Kiyanoush Goudarzi received a Ph.D. degree in electrical engineering from the University of Tabriz in 2019. From 2020 to the present, he has been a postdoctoral researcher at POSTECH. His current research interests include topological photonics and photonic integrated circuits.

Biography

jees-2023-2-r-153i2.jpg
Han-eol Lee received a B.S. degree in physics from Chonnam National University, Gwangju, Republic of Korea, in 2018. He received an M.S. in electronic engineering from the Pohang University of Science and Technology, Pohang, Republic of Korea, in 2022. He is currently pursuing a Ph.D. in electronic engineering at the Pohang University of Science and Technology. His current research interests include terahertz photonics and metamaterial design.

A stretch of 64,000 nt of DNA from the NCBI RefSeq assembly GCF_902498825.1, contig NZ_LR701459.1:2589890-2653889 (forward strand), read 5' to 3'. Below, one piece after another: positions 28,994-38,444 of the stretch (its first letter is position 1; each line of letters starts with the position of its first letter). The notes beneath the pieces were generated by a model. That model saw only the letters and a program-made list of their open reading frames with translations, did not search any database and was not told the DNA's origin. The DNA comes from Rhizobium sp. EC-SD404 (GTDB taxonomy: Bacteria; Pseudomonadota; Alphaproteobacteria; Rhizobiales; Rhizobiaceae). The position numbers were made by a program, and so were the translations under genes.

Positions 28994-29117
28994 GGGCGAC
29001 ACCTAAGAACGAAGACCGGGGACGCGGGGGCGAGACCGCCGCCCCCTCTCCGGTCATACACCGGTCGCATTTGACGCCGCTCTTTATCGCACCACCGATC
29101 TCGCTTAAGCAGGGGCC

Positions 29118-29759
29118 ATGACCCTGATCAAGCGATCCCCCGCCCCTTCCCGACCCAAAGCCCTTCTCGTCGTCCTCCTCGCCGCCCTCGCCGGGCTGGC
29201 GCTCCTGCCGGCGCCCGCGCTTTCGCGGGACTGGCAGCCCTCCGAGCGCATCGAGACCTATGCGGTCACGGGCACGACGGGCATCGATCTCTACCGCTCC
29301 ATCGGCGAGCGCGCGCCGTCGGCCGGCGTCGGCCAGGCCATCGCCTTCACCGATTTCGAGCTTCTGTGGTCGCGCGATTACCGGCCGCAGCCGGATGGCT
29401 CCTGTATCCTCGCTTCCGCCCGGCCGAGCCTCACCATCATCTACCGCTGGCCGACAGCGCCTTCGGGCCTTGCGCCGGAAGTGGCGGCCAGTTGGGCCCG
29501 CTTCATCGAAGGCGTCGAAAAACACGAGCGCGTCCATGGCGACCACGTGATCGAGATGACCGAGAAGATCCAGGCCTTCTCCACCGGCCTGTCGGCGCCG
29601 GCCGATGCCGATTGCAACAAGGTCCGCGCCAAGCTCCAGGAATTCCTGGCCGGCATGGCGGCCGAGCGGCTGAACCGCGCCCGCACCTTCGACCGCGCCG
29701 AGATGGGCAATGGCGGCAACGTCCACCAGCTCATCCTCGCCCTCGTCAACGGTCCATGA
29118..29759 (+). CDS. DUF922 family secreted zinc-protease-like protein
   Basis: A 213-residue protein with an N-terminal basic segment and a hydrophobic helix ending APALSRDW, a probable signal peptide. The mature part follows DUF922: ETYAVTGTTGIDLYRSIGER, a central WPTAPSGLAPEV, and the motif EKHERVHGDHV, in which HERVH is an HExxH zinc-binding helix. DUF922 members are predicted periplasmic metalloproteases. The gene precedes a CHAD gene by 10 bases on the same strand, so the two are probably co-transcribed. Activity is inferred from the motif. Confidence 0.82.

Biography

jees-2023-2-r-153i3.jpg
Doyoung Kim received a B.S. degree in electronic and electrical engineering from Dongguk University, Seoul, South Korea, in 2017. He received an M.S. in electronic engineering from the Pohang University of Science and Technology, Pohang, Republic of Korea, in 2022. His current research interests include terahertz photonics and metamaterial design.

Biography

jees-2023-2-r-153i4.jpg